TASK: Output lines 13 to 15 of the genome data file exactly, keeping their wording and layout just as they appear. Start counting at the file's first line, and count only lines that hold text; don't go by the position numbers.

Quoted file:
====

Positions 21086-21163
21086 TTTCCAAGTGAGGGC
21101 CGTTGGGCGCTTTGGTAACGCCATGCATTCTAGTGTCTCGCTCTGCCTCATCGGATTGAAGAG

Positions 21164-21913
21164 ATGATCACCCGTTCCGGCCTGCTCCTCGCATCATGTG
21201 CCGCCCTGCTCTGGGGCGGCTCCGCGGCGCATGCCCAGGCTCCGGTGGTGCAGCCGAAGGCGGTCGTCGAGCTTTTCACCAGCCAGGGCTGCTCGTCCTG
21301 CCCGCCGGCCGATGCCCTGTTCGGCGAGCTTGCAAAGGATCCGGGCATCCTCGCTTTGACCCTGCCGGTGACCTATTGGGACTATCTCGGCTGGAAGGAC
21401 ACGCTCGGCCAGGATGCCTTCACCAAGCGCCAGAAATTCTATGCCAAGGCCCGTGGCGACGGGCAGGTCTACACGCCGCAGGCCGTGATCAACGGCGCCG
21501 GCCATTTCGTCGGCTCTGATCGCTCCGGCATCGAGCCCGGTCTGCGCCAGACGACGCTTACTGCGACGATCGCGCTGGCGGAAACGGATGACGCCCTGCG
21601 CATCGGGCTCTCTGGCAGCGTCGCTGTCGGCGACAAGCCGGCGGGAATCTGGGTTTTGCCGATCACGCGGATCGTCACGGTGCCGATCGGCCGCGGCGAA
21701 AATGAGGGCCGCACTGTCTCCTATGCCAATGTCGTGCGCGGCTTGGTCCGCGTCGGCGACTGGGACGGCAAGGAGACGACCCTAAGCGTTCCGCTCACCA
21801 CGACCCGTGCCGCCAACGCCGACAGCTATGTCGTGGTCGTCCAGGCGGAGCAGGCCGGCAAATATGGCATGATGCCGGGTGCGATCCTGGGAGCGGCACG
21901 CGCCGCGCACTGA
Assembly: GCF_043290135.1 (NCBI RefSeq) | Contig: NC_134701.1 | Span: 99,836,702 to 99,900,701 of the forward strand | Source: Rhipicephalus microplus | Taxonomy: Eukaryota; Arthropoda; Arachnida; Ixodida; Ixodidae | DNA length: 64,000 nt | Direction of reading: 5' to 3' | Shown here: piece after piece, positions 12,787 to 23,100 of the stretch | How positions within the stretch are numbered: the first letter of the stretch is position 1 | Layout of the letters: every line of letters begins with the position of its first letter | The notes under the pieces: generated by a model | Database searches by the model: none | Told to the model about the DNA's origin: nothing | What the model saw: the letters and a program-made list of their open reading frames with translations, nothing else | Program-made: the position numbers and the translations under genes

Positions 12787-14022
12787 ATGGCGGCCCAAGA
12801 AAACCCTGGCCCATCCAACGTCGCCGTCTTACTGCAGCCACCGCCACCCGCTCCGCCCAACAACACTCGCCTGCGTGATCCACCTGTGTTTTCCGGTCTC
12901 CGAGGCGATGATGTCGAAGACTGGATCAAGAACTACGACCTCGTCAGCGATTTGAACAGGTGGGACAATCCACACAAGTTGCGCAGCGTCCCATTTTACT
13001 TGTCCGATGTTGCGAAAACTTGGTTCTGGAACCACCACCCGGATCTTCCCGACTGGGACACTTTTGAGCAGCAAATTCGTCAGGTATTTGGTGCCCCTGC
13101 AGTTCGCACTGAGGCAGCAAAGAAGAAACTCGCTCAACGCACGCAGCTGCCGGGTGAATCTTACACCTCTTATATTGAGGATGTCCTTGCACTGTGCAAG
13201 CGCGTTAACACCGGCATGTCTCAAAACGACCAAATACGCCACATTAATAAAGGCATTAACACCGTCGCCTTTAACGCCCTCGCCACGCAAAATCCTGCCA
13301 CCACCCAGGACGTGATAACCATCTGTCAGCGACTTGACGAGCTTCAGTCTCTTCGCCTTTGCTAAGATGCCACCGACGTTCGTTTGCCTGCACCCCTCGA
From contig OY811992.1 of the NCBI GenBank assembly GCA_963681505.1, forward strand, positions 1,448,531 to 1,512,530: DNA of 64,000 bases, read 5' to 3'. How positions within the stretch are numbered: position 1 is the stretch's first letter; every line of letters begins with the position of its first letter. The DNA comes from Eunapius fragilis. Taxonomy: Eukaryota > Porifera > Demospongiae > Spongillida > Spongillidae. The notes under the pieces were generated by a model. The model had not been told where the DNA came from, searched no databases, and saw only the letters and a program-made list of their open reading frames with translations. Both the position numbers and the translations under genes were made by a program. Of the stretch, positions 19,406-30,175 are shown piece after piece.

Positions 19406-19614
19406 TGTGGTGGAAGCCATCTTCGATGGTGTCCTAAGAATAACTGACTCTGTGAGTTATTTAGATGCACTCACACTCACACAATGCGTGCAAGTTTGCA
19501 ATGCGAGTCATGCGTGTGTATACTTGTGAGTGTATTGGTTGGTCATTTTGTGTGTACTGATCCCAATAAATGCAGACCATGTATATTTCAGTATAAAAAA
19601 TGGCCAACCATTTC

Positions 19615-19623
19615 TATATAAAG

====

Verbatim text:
21901 CGCCGCGCACTGA
Assembly: GCF_043290135.1 (NCBI RefSeq) | Contig: NC_134701.1 | Span: 99,836,702 to 99,900,701 of the forward strand | Source: Rhipicephalus microplus | Taxonomy: Eukaryota; Arthropoda; Arachnida; Ixodida; Ixodidae | DNA length: 64,000 nt | Direction of reading: 5' to 3' | Shown here: piece after piece, positions 12,787 to 23,100 of the stretch | How positions within the stretch are numbered: the first letter of the stretch is position 1 | Layout of the letters: every line of letters begins with the position of its first letter | The notes under the pieces: generated by a model | Database searches by the model: none | Told to the model about the DNA's origin: nothing | What the model saw: the letters and a program-made list of their open reading frames with translations, nothing else | Program-made: the position numbers and the translations under genes

Positions 12787-14022